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The Death of the Dipper (Reblog #2)

I've posted this monologue a couple of times before. It purports to give Herod Antipas' take on the story in this coming Sunday's Gospel reading from the Lectionary ( Mark 6: 14-29 ). Wrote it twelve years ago now, as per the lectionary cycle, but I have only ever used it once, and won't be using it this week (I've done a couple of monologues in a row recently and you can have too much of a "good" thing... However, I thought I would post it a few days ahead of time incase any colleagues are at a loss for something for Sunday... Would be interested to hear if anyone was brave enough to attempt it... (ps. Saw the accompanying picture "The Beheading of John the Baptist" by Caravaggio in St. John's Cathedral in Valetta. Malta a couple of years ago, and this doesn't do it any justice.) Why!? Why could the damned dipper not keep his nose out of my personal life? And why could Herodias not simply ignore him? What harm could he do once I’d locked
Recent posts

Birthday Candles

Ok, before anyone sends a personal message or phones me thinking that I am teetering on the brink, staring into the gaping void of my mortality, because of this (and the fact that it is Tuesday, which, as some who know me better than others, is often not a "good day" for me due to a particular pharmaceutical regime), I am actually in a relatively "good place" today. Indeed this is partly prompted by my current reading of Philip Larkin (and remembering T.S. Eliot) and thinking "Maybe I'm not as cynical or miserable as some..." Anyway, with that brief preamble here is a "Thought for the Day." Whether measured out in cake candles Or coffee spoons, Or in my case, squeezed-out toothpaste tubes, Life surely should Be something much more Than death in slow motion. Selah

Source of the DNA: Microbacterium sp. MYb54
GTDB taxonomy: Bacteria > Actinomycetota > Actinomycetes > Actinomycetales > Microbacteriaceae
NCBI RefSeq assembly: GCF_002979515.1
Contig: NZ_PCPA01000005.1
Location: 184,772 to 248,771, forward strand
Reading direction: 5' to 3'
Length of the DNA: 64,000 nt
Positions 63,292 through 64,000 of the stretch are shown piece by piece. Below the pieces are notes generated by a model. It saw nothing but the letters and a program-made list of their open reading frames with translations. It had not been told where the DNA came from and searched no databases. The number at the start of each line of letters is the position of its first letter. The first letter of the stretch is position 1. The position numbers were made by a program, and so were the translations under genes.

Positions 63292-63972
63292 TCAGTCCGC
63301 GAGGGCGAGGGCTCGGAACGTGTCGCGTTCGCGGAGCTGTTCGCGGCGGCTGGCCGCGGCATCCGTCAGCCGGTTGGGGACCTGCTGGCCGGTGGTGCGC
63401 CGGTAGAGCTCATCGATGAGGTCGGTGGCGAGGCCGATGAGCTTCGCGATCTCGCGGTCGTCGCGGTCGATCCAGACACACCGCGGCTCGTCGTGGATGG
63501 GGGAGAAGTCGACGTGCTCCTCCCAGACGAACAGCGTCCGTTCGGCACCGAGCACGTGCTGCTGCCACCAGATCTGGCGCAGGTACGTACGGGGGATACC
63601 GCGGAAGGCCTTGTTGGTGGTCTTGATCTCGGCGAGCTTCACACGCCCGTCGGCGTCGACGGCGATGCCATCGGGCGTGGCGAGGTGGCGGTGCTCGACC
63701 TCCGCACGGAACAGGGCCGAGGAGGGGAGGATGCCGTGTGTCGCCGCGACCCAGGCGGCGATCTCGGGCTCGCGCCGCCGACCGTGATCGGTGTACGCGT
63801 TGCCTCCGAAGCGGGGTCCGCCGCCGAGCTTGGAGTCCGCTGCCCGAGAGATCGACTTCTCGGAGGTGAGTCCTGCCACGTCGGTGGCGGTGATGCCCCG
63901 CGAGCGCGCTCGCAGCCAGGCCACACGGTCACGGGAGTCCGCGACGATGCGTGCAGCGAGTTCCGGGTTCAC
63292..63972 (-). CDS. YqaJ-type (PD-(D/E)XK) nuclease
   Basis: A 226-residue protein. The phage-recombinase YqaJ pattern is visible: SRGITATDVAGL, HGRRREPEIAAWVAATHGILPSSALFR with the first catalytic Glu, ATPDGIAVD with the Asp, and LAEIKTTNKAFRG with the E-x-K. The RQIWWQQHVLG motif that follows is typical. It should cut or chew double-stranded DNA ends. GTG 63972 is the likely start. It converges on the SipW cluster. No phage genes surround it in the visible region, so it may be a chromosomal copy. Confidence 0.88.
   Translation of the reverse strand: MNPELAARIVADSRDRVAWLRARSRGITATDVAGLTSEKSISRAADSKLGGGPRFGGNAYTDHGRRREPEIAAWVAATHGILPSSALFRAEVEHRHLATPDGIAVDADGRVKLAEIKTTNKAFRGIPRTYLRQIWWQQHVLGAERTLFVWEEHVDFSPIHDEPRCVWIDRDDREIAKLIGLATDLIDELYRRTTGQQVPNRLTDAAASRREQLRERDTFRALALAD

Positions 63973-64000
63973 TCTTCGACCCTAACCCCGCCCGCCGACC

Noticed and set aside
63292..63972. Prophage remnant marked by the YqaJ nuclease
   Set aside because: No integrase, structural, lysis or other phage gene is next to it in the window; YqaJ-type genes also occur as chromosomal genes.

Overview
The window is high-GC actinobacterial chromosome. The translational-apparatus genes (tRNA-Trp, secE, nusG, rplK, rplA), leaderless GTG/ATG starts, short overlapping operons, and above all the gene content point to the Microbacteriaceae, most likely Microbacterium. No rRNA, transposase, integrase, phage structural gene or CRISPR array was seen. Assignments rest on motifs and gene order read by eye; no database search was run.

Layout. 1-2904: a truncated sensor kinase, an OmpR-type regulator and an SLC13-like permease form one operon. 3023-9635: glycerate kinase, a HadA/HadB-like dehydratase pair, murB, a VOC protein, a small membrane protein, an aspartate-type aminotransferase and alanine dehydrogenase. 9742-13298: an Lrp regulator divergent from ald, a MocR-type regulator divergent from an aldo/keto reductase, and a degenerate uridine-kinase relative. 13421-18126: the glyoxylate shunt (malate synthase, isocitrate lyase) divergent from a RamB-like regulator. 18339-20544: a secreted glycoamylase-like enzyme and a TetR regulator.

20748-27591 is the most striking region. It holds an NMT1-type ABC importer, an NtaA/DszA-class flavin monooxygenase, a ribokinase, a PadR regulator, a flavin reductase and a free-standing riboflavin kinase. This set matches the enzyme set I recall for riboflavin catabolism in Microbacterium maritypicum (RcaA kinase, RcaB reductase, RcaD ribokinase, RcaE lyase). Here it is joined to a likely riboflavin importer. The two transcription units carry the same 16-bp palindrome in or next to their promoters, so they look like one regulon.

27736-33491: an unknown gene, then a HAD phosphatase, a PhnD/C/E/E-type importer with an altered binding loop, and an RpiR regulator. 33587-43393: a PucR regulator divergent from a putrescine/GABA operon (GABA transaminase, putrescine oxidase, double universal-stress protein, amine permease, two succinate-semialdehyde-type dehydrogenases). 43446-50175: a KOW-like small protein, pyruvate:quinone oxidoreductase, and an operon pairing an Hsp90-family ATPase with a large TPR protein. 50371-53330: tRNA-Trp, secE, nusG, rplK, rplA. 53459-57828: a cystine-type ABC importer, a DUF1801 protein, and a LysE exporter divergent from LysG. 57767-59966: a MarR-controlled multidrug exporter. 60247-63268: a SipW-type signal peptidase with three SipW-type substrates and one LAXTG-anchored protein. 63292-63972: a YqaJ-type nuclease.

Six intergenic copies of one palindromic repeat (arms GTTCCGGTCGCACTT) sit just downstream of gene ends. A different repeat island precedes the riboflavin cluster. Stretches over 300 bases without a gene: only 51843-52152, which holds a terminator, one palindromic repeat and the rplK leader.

My Beloved Little Lamb (reblog)

I wrote this 6 years ago as a way of looking at this, perhaps, overfamiliar story. The Revised Common Lectionary cycle has rolled around twice and here we are again, but re-reading both the original passage and my monologue in the light of recent events I thought it was worth another outing... So I used it again in this morning's livestreamed service froom the Agape and here I re-post it, mindful of those who continue to feel that they are down in the depths, enduring pain and loss without a miraculous resolution. You are not nameless, untouchable figures in the crowd... You are beloved... OLD TESTAMENT READING: Psalm 30 I will exalt you,  Lord ,     for you lifted me out of the depths      and did not let my enemies gloat over me. 2  Lord  my God, I called to you for help,     and you healed me. 3  You,  Lord , brought me up from the realm of the dead;      you spared me from going down to the pit. 4  Sing the praises of the  Lord , you his faithful people;     praise his

The Gift

Just finished reading Louise Glück's 2006 collection of poems "Averno", and the following piece is prompted by her poem, "Landscape" where she describes the present as "the part of the present you can see." It set me thinking (possibly in the light of reading "The Order of Time" by Carlo Rovelli recently and some work I am involved with here regarding the historical legacy in Northern Ireland) that not only do we  need to make the most of the present moment in general, but especially here in Northern Ireland where the understanding of the past and hopes for the future are both contested spaces. Yes, I know that the semantic interplay of "gift" and "present" is a bit of a cliché, but it does capture for me the precious nature of the "now." There is also a shamelessly clumsy hybrid reference to famous lines by both Dickinson and Marvell. But if you are going to plunder other poets  for inspiration, pi